The club turned professional in 1951 and changed its name to Cambridge United. They then played in the Eastern Counties League until they were promoted to the Southern League in 1958. In 1970, the demise of Bradford Park Avenue as a Football League club, saw United gain League status.
By 1980 the club had reached a very respectable 8th in the second tier. However, the club was relegated to the third tier in 1984, having a set a League record of 31 games without a win and then relegated back to fourth tier in 1985 with another League record, 33 losses in a season.
Having reached this low in the early 1990s the club played in the first ever League playoff final at Wembley Stadium where they beat Chesterfield 1-0. A further promotion in 1991 saw them back in the second tier when they finished in the playoffs to reach the first ever season of the Premier League. Unfortunately they failed in this attempt. Further disappointment lead to steady decline once again, which resulted in relegation to the Conference League in 2005. There they stayed until promotion back to the League in 2014.
For all ticket information call the clubs phone number.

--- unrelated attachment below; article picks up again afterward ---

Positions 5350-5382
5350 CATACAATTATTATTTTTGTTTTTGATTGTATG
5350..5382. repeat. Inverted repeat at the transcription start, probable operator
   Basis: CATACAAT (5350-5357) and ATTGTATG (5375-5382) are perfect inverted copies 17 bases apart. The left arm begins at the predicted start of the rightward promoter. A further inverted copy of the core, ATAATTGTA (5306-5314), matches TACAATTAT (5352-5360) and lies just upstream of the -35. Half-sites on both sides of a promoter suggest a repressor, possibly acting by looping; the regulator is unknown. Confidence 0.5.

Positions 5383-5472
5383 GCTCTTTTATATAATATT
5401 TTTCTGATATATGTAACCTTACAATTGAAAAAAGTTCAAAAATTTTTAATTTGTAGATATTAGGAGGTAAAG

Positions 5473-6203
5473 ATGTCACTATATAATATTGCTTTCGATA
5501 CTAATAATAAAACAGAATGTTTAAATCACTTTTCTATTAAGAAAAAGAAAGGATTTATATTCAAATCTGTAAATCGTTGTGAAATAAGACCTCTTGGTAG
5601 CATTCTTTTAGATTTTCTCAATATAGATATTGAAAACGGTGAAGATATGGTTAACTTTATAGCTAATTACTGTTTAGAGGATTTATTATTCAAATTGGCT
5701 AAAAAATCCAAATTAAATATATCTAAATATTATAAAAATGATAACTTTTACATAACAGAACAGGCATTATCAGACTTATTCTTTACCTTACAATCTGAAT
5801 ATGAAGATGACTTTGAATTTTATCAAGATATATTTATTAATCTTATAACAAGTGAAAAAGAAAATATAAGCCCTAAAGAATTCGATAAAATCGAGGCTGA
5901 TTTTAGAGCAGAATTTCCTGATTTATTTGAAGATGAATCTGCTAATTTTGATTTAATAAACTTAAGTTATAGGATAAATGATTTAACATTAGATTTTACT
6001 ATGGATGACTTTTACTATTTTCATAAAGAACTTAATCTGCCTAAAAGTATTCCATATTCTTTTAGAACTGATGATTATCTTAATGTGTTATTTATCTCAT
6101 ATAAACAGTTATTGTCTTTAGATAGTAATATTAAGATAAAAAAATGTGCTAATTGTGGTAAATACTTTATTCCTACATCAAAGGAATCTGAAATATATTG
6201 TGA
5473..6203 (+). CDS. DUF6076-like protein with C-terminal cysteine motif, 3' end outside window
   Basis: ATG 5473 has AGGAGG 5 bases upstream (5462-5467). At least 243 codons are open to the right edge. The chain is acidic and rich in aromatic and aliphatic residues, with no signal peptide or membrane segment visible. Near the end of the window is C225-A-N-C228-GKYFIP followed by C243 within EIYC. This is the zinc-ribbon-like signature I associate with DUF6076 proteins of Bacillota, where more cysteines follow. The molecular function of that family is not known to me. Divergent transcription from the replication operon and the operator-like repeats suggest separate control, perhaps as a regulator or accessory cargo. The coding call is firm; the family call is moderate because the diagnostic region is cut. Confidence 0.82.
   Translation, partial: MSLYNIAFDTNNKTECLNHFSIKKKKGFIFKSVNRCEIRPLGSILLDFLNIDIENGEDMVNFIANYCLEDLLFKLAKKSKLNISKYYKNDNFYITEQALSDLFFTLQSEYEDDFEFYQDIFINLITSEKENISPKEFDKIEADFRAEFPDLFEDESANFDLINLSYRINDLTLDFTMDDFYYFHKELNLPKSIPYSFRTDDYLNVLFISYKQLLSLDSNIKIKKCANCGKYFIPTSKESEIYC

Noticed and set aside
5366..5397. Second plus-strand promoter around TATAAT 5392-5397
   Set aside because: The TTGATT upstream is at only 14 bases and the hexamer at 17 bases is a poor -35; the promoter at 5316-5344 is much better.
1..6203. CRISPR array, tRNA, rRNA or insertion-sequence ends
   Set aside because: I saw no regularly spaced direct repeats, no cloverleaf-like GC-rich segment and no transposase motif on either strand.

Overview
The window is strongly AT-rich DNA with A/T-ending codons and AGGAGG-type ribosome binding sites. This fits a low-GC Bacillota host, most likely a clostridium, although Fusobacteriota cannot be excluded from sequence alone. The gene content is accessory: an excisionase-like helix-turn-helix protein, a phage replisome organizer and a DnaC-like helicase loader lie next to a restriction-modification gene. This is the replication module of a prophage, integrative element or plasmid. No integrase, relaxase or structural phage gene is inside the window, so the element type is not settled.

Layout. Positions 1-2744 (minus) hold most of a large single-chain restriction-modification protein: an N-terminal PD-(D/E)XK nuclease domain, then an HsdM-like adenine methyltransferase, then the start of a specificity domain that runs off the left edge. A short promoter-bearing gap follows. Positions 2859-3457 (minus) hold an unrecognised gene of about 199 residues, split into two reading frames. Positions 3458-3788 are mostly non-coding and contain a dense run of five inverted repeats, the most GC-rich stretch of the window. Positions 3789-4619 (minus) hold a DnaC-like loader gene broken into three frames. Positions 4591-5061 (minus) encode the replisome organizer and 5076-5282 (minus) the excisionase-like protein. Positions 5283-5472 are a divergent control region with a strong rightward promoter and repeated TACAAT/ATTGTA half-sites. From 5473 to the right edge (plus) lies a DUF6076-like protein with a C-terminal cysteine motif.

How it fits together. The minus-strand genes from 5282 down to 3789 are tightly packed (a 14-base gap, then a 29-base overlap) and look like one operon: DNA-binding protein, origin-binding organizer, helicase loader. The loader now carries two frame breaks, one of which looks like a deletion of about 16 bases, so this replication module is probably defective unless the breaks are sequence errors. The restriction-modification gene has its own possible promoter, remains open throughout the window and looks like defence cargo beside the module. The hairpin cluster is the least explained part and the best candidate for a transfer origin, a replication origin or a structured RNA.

Match day tickets can be bought on line but you have to set up an account. For this check out the official club web site www.cambridge-united.co.uk.
Away supporters should contact their own club regarding purchase of tickets.
Stagecoach run a bus service C3 from the city centre and railway station at 10 minute intervals. For the stadium alight at Ditton Walk. A timetable can be obtained from Stagecoach web site.
For using the train check out details as described in CITY above. On arrival at Cambridge station take bus C3 to the stadium. Alternatively, the stadium is a 25/30 minute walk.
If driving from the south use the M11 to Junction 14 and then continue east on the A14 dual carriageway.
From the north travel to Huntingdon then take A14 to Cambridge and then travel east on A14.
By both above routes turn onto the A1303 then travel towards the stadium via Marshall Airport, Coldham’s Lane and Coldham’s Road. There is no parking for cars at the stadium and on street parking must be used. Disabled travelers should contact the club re parking.
An organised coach can arrange on site parking.
It has been much mooted that the club wished to relocate to a new stadium on the outer limits of the city but those plans have stalled and modest redevelopment is expected at the Abbey Stadium.
The four stands are called Main, North, Habbin and South. Away supporters are accommodated in the fairly new covered South Stand and for high profile matches, part of Habbin Stand.
A good range of food and drink is available in the stadium but there is not much in the way of refreshment in the local area. Those who do not wish to buy within the stadium should consume food and drink in the city centre. On occasions, when not busy, away supporters are allowed in the supporters bar.
Within the stadium complex is a club shop.
BREAKFAST LUNCH DINNER
34-35 Green Street, Cambridge